Introduction Spontaneous bacterial peritonitis can be differentiated from secondary bacterial peritonitis by the absence of a surgically treatable intra-abdominal source of infection. However, oftentimes this is unapparent and other clinical clues need to be sought after to make the right diagnosis. Case A 64-year-old woman was admitted because of three days of worsening diffuse abdominal pain and distention. She was morbidly obese and had a history of non-alcoholic steatohepatitis (NASH) cirrhosis. She was febrile at 38.2 °C. Her abdomen was soft, diffusely tender and distended with a reducible umbilical hernia. Laboratory exam showed a white blood cell count 6700/mcl. Ascitic fluid analysis showed a yellow cloudy fluid with an absolute neutrophil count (ANC) of 720 cells/m3, a total protein of 1.1 g/dl and a lactate dehydrogenase of 242 IU\l. She was given ceftriaxone and albumin. The ascitic fluid culture grew pansensitive Viridans streptococcus. The following days she continued to have fever and abdominal pain and a repeat paracentesis was done which showed improvement in her ANC. Abdominal computed tomography scan was done which showed hernia inflammation with a rim-enhancing fluid collection. Surgery was consulted who did a primary repair of the umbilical hernia and over the next few days the patient improved and was discharged stable. Conclusion Persistence of signs and symptoms of peritonitis despite improvement in ascitic fluid analysis in cirrhotic patients treated for or early relapse of peritonitis with the same organism should prompt the physician to evaluate for secondary peritonitis and surgical management should be considered for potentially correctable sources.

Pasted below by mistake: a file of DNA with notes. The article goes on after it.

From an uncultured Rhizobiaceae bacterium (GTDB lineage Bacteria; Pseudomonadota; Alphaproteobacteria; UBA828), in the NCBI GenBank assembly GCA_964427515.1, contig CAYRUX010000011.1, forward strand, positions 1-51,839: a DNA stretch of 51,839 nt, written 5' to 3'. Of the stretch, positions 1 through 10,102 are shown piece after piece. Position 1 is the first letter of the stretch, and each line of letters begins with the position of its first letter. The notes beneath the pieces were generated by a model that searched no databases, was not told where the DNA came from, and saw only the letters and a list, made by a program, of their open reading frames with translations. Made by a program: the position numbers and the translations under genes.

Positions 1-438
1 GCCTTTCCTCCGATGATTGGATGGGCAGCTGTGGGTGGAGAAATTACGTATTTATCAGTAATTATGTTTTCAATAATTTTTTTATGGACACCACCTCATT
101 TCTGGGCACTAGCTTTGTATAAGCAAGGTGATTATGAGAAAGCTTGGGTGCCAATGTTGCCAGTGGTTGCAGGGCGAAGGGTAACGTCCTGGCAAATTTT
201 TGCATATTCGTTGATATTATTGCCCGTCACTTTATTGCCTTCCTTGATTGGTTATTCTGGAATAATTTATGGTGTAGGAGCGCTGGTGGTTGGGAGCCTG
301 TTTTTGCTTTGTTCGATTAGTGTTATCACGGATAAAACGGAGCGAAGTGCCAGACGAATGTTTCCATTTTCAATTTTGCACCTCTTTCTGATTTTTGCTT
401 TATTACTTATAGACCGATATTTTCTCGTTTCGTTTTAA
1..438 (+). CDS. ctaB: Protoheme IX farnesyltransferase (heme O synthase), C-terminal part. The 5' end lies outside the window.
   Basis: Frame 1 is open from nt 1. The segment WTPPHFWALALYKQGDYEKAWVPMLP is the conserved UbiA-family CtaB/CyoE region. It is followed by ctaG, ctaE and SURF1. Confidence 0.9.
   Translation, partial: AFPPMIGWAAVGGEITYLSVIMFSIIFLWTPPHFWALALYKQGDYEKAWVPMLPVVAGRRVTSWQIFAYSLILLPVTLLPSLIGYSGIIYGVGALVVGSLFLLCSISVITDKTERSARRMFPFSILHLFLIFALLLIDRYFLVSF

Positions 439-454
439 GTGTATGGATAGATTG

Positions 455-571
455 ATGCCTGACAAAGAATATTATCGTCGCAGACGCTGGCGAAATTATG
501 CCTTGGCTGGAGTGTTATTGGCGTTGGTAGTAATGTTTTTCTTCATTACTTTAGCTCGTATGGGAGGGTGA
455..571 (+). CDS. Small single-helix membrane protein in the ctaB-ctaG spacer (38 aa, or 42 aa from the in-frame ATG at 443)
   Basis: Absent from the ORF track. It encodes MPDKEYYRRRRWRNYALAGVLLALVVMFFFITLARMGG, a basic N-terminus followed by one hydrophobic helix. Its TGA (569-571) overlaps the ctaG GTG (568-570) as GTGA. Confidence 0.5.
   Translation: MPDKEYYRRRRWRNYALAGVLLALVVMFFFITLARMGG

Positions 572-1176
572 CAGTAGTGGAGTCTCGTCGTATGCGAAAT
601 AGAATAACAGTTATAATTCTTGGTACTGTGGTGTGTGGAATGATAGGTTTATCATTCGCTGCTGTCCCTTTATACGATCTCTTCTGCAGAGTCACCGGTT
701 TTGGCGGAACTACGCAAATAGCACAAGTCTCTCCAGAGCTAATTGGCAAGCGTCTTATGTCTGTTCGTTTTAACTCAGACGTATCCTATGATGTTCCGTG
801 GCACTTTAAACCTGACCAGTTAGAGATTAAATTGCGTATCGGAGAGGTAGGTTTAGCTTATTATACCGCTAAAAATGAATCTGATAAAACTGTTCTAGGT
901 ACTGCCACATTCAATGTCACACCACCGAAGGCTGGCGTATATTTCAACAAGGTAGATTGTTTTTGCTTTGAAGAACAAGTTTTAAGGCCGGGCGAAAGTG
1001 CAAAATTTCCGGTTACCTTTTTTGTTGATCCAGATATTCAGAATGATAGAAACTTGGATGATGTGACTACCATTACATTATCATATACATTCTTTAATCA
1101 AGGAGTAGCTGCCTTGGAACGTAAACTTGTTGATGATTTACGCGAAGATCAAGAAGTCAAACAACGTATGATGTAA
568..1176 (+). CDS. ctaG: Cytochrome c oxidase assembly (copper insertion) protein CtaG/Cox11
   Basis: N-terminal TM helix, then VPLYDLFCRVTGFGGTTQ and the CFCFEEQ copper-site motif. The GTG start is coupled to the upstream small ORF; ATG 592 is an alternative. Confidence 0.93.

- Runyon's criteria
- Secondary bacterial peritonitis